On November 5th, Natalie Imbruglia, the songstress from Down Under released her White Lilies Island album...
An event long awaited by her many fans. But within days we heard from viewers experiencing problems playing their CDs; so we opened The Watchdog Files.
Julian Francis told Watchdog:
"I bought the Natalie Imbruglia CD on the 5th of November. It wouldn't work on my DVD player. I then tried it on my PC and it forced some software on me which I didn't want to use and it would only let me play it through that."
That�s because Natalie's album is no ordinary CD: it was launched with copy protection. This means that the CD has a data shield embedded into it to stop copies being made. When this CD was released, there were so many complaints about difficulties playing it that the record company announced they would make normal copies available in the shops and that they would set up a helpline.
At the same time they released another CD: Five's Greatest Hits. It too was copy protected, and yes, there were problems.
Andrew, who works in the music industry and prefers not to be identified, told Watchdog:
It could play a version of the CD which is really low quality or it might even crash the PC altogether.
"I have been collecting music for about fifteen, twenty years. I've about three, three and a half thousand CDs and I want to catalogue them all on a database on my computer. But when I load the Natalie Imbruglia or Five Greatest Hits into the PC and any number of things can happen. It could play a version of the CD which is really low quality or it might even crash the PC altogether."
To shed some light on the subject Watchdog spoke to technology journalist Barry Fox, he told the programme:
"Sometimes these discs do not play properly on ordinary equipment. And that leaves people at risk of hunting for non-existence faults in their home equipment."
The record company has been aware of the problems since November. But last week (4th Jan) Watchdog went to London�s West End to see how many copy protected CDs were still on sale. For Five's album on average we found one in five had the data shield. As for Natalie, it was more than 8 out of every 10. So how do you know how to spot them? The clue is on the back of the CD - tiny print which refers to a cactus datashield indicates the disc has copy protection. But there is no warning of the potential problems.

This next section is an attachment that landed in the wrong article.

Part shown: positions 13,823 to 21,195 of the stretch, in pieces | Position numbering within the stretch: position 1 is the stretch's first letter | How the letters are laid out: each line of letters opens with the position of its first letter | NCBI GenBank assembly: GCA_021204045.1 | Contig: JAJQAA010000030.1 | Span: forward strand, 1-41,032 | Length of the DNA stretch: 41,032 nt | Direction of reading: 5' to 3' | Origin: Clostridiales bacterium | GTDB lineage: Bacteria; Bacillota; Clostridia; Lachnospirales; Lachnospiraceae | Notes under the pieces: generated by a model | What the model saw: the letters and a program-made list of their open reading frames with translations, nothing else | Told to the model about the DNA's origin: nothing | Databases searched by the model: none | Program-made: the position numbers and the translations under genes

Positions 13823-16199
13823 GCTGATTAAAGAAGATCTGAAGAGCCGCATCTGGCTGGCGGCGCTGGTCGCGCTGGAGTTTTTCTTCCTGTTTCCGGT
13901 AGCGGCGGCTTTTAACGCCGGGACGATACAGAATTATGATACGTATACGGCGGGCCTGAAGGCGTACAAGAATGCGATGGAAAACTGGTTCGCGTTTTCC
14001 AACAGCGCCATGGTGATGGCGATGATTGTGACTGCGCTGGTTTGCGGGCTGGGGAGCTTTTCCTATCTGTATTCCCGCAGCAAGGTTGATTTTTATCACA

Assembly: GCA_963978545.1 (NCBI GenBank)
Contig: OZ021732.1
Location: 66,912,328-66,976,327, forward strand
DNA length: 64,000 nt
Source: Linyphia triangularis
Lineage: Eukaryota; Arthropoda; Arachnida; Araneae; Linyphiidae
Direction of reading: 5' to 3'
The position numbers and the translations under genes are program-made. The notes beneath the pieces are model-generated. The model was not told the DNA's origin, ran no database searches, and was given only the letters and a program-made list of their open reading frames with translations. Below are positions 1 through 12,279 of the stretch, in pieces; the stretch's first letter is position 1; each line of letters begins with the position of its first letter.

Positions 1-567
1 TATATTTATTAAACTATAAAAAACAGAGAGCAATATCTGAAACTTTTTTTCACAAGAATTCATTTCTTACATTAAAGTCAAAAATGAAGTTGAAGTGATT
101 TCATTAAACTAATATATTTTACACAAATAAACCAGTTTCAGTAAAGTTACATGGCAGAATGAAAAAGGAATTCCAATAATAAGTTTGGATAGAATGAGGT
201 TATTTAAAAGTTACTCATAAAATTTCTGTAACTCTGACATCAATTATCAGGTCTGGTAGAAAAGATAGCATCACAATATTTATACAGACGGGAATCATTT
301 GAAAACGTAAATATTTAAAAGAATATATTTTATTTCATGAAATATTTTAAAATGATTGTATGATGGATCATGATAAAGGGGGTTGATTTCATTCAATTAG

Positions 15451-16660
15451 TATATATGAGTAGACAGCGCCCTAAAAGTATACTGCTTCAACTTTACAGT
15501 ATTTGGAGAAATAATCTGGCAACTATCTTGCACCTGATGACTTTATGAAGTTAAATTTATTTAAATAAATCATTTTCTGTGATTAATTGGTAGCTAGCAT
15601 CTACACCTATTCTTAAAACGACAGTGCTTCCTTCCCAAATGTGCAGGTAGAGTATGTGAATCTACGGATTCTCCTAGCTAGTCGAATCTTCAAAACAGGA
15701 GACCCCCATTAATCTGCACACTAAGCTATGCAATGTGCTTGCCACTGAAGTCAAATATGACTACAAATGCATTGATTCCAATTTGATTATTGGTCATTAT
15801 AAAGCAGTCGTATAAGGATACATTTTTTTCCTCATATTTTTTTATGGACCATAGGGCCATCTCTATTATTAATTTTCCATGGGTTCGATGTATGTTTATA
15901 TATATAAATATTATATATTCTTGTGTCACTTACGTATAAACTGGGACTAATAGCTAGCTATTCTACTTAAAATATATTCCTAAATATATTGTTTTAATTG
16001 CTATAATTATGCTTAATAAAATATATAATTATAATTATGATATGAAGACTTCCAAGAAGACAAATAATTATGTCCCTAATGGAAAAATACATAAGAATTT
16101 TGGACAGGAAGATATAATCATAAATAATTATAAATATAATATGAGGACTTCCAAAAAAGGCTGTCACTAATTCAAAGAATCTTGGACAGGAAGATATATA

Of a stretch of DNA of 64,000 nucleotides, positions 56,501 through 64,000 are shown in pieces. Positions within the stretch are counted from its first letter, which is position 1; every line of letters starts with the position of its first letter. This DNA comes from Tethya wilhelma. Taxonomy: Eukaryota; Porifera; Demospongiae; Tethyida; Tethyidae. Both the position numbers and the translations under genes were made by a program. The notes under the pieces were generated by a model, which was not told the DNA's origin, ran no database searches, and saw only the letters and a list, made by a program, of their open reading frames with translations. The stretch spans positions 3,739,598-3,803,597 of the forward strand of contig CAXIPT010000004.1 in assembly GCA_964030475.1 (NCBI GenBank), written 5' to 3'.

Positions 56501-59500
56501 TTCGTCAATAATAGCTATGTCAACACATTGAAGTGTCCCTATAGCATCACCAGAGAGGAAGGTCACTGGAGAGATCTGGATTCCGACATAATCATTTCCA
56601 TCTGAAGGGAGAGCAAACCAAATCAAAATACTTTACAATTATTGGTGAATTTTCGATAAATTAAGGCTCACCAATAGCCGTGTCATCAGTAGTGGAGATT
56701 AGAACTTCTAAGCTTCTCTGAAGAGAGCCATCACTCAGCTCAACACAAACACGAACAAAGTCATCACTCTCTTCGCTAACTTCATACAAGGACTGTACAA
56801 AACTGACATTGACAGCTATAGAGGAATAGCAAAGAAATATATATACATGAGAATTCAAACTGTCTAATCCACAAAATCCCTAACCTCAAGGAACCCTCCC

Watchdog put shoppers to the test to see if they could spot the difference - none of the people we spoke to were aware of the significance of the label.
It is also likely that people are unaware that it is against the law to make copies of CDs even for home use.
Peter McGaughrin, of Clinton�s Solicitors, told the programme:
"Many people have always thought that they have the legal right once they've bought a CD to make a copy for their car, to make a copy for a friend or to make a copy for a compilation. Unfortunately it's always been against the law."
Modern technology means that it is now easier to make high quality copies than ever before. And copying is on the increase and record companies are fighting back. With all of the major labels now looking into copy protection the big question is - will it strike the right note?
BMG apologise to anyone that has had problems with their CD's. They say
that as soon as they realised there was a problem they stopped delivery of
protected CD's. They couldn't withdraw stocks from stores, but any future
deliveries did not carry the protection technology. Anyone who has
problems playing their CDs can either get a replacement or their money
back by contacting the helpline which is:
0151 225 1159.
Midbar make the CDs copy protection, also responded to the programme:
Midbar cares about the copyrights of those in the music industry; we equally
care about the consumer, believing that those who use CDs legally must be
able to enjoy their music. Midbar is committed to achieving full playability
and therefore devotes significant resources to habitually testing and
renewing each new version of the Cactus Data Shield (CDS) system. The
version which is currently tested and will be commercially implemented has
addressed and resolved the known issues.
CDS was designed as a long-term solution and is based on a renewable
technology which is being rigorously tested for both playability and
security on an on-going basis. It is our commitment to continue to provide a
technology that not only protects the rights of those in the music industry
but also the listening interest of the consumer public.